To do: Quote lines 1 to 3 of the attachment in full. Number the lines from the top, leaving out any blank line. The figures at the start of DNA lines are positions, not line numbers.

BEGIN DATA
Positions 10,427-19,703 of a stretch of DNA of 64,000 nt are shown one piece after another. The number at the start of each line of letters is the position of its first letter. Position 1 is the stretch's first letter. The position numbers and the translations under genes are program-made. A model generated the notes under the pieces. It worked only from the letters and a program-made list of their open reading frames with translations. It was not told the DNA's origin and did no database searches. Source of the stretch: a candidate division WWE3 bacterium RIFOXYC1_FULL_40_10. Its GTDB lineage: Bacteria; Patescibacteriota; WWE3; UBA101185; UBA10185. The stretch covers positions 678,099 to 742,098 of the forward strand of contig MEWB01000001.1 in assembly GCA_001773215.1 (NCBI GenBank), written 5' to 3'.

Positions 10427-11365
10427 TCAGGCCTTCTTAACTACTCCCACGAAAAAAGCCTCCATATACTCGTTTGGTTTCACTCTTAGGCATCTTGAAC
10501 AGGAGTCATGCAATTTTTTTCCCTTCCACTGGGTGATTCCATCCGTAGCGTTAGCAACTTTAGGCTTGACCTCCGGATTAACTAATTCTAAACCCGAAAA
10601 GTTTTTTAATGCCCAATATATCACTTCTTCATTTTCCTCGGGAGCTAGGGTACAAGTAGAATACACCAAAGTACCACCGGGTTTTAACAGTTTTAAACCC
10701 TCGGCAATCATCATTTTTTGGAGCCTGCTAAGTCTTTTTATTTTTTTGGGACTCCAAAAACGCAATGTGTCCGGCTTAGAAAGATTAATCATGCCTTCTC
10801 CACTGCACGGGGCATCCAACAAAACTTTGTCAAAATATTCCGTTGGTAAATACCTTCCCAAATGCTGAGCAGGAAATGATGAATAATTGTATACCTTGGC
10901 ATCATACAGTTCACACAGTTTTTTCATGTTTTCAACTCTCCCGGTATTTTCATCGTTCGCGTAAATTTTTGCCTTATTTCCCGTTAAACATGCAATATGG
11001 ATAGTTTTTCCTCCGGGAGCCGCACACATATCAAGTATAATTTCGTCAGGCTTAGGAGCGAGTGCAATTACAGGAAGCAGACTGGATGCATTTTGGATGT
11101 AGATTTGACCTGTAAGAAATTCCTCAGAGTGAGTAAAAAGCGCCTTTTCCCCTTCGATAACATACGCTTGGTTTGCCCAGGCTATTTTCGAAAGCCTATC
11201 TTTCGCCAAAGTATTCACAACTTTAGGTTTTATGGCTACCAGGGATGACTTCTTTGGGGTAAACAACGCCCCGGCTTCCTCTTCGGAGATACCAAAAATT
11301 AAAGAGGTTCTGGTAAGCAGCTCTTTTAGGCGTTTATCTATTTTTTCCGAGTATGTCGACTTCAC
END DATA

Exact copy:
Positions 10,427-19,703 of a stretch of DNA of 64,000 nt are shown one piece after another. The number at the start of each line of letters is the position of its first letter. Position 1 is the stretch's first letter. The position numbers and the translations under genes are program-made. A model generated the notes under the pieces. It worked only from the letters and a program-made list of their open reading frames with translations. It was not told the DNA's origin and did no database searches. Source of the stretch: a candidate division WWE3 bacterium RIFOXYC1_FULL_40_10. Its GTDB lineage: Bacteria; Patescibacteriota; WWE3; UBA101185; UBA10185. The stretch covers positions 678,099 to 742,098 of the forward strand of contig MEWB01000001.1 in assembly GCA_001773215.1 (NCBI GenBank), written 5' to 3'.

Positions 10427-11365
10427 TCAGGCCTTCTTAACTACTCCCACGAAAAAAGCCTCCATATACTCGTTTGGTTTCACTCTTAGGCATCTTGAAC